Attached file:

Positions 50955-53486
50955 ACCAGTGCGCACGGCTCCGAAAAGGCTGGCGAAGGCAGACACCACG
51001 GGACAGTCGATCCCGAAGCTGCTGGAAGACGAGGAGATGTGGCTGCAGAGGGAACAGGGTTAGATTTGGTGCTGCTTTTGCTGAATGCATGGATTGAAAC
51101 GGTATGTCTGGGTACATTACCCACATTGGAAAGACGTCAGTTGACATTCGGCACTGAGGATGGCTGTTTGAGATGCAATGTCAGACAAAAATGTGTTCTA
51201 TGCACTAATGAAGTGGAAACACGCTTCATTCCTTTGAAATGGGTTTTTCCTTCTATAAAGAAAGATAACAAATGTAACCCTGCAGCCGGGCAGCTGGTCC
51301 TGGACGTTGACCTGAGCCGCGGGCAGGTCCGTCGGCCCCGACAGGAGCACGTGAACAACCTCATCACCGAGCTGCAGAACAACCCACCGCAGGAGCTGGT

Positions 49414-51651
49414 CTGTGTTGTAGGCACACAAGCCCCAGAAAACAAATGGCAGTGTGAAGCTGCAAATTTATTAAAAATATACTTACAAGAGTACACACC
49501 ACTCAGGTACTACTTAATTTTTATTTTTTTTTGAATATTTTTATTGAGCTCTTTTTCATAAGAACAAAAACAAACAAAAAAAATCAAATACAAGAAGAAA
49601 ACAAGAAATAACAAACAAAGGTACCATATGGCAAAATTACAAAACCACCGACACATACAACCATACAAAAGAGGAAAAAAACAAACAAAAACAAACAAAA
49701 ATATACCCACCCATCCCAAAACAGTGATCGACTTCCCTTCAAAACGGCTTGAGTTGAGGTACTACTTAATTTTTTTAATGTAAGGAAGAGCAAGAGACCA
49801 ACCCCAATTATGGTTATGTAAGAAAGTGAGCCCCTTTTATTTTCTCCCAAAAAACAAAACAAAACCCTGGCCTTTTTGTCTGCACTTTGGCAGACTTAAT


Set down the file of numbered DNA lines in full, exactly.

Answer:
Positions 50955-53486
50955 ACCAGTGCGCACGGCTCCGAAAAGGCTGGCGAAGGCAGACACCACG
51001 GGACAGTCGATCCCGAAGCTGCTGGAAGACGAGGAGATGTGGCTGCAGAGGGAACAGGGTTAGATTTGGTGCTGCTTTTGCTGAATGCATGGATTGAAAC
51101 GGTATGTCTGGGTACATTACCCACATTGGAAAGACGTCAGTTGACATTCGGCACTGAGGATGGCTGTTTGAGATGCAATGTCAGACAAAAATGTGTTCTA
51201 TGCACTAATGAAGTGGAAACACGCTTCATTCCTTTGAAATGGGTTTTTCCTTCTATAAAGAAAGATAACAAATGTAACCCTGCAGCCGGGCAGCTGGTCC
51301 TGGACGTTGACCTGAGCCGCGGGCAGGTCCGTCGGCCCCGACAGGAGCACGTGAACAACCTCATCACCGAGCTGCAGAACAACCCACCGCAGGAGCTGGT

Positions 49414-51651
49414 CTGTGTTGTAGGCACACAAGCCCCAGAAAACAAATGGCAGTGTGAAGCTGCAAATTTATTAAAAATATACTTACAAGAGTACACACC
49501 ACTCAGGTACTACTTAATTTTTATTTTTTTTTGAATATTTTTATTGAGCTCTTTTTCATAAGAACAAAAACAAACAAAAAAAATCAAATACAAGAAGAAA
49601 ACAAGAAATAACAAACAAAGGTACCATATGGCAAAATTACAAAACCACCGACACATACAACCATACAAAAGAGGAAAAAAACAAACAAAAACAAACAAAA
49701 ATATACCCACCCATCCCAAAACAGTGATCGACTTCCCTTCAAAACGGCTTGAGTTGAGGTACTACTTAATTTTTTTAATGTAAGGAAGAGCAAGAGACCA
49801 ACCCCAATTATGGTTATGTAAGAAAGTGAGCCCCTTTTATTTTCTCCCAAAAAACAAAACAAAACCCTGGCCTTTTTGTCTGCACTTTGGCAGACTTAAT